Motivating low-carbon behaviours - insights from the Scottish Government

Insights from research commissioned to inform our social marketing campaigns concerning low carbon behaviours.

Executive Summary

As part of its public engagement on climate change, Scottish Government has been running social marketing campaigns to inform people about the low carbon behaviours they can adopt and motivate them to take up these actions. Research into behaviour change and communication has been carried out to inform these campaigns and make them as effective as possible. This document summarises insights from this research, and presents some results from the attitude and behaviour tracking work carried out alongside each campaign. The key findings include:

1. Climate change is not the main motivator behind the adoption of low carbon behaviours. People often perceive climate change to be a distant, global problem, not relevant enough to their everyday lives to warrant continued attention and effort.

2. To influence people, you have to appeal to their immediate concerns. Health, financial gains, and improvements to the local environment should be emphasised alongside, or instead of, carbon savings.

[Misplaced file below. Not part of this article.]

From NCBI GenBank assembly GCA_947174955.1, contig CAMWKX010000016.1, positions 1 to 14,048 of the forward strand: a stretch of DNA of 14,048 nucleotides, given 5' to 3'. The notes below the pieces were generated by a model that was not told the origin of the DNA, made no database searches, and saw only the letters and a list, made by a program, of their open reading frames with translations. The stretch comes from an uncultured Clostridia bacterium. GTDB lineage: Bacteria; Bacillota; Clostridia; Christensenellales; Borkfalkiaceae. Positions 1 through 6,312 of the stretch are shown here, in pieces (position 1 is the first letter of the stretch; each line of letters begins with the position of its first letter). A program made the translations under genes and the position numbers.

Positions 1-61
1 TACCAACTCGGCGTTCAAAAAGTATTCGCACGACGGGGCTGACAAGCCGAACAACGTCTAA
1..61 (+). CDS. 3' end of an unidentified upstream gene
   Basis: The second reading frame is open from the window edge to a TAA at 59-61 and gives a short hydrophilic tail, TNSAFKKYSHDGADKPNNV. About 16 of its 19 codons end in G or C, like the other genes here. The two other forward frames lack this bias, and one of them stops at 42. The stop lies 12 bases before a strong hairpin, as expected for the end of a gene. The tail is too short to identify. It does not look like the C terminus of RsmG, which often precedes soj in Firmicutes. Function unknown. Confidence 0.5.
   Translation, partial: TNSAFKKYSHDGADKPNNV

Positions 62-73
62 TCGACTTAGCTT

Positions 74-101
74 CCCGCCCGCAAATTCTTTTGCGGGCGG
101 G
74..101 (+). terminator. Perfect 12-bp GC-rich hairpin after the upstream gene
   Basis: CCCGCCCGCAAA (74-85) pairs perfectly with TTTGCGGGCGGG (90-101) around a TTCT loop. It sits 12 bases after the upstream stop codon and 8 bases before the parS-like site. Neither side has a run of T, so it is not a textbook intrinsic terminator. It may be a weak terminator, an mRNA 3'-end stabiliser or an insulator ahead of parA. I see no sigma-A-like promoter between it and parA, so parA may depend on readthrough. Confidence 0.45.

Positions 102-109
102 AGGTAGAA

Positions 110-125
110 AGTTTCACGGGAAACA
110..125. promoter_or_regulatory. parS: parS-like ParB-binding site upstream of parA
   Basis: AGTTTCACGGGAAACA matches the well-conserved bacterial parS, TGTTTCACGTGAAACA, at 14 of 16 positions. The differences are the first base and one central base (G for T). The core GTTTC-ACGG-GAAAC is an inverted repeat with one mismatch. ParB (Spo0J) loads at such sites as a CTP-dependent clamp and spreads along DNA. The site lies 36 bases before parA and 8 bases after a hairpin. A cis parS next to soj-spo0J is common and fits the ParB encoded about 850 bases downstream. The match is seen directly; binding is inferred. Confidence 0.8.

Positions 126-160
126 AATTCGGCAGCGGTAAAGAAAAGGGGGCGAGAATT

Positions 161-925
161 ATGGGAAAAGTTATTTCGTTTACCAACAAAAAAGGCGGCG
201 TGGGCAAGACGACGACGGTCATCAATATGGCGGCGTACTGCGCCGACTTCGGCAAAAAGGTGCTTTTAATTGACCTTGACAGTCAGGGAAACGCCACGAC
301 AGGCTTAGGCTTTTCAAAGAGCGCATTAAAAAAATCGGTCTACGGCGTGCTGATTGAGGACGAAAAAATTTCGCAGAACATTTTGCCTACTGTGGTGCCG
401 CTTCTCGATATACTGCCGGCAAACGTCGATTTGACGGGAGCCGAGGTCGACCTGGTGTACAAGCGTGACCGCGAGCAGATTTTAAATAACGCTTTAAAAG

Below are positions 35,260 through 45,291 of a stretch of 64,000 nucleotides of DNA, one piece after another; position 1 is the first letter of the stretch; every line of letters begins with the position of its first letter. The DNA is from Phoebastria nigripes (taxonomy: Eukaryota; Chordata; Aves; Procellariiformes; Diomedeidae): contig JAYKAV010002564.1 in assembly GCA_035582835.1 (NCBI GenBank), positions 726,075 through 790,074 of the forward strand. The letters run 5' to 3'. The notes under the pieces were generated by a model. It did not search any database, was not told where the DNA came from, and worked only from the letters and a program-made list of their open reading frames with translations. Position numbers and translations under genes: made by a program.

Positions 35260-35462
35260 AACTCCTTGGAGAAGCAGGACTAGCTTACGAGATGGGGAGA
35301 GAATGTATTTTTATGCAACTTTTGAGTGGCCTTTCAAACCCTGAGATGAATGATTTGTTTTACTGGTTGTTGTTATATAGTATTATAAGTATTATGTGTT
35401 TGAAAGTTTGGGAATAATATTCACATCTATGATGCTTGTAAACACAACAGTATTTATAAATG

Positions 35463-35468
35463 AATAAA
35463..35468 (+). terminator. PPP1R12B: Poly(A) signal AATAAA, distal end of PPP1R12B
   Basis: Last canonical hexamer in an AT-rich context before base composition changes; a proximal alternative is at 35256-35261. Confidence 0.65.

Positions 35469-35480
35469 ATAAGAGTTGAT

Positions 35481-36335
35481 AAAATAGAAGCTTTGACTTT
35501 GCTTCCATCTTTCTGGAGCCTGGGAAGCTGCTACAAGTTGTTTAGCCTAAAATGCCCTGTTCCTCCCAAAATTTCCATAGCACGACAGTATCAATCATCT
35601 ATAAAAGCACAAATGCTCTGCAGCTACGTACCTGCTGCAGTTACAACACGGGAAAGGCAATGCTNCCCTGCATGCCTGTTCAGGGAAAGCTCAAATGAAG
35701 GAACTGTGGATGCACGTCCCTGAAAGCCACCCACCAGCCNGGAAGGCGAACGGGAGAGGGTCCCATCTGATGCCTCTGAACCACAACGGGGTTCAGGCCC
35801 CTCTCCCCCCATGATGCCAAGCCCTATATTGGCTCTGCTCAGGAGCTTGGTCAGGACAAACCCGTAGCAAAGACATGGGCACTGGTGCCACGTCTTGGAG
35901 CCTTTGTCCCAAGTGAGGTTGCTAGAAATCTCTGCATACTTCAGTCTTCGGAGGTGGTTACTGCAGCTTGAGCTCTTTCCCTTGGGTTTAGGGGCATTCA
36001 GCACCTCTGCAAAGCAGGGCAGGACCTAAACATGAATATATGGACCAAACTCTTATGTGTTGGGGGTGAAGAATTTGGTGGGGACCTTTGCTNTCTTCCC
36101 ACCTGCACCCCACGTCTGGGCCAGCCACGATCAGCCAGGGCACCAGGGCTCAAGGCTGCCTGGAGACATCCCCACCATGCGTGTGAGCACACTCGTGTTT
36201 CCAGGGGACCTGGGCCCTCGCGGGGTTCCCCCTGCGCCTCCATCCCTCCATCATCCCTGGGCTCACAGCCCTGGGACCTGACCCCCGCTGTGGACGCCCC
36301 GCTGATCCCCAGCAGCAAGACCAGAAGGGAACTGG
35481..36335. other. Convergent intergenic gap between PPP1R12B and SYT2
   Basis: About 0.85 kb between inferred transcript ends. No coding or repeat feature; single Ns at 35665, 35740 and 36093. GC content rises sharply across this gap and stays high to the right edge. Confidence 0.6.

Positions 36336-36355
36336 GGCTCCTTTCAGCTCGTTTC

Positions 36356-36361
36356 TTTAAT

3. A wide range of influences govern each behaviour. The fewer the external influences on a particular behaviour, such as the availability of seasonal food or bus routes, the easier that behaviour will be to adopt. Campaigns focused on behaviours with comparatively few external influences, such as saving energy or walking instead of driving for short journeys, are likely to be more successful.

4. Framing behaviours within a wider picture of collective action and shared responsibility can inspire individuals to act. People are more likely to buy into green communications if the focus is on creating change together, as a community or nation. It makes individual actions seem more effective and more meaningful.

This document focuses on research commissioned in Scotland to inform the Scottish Government's social marketing and communications campaigns. However we are aware that, where similar research has been undertaken for other geographies, such as the UK as a whole, the findings tend to be consistent with these Scottish findings.


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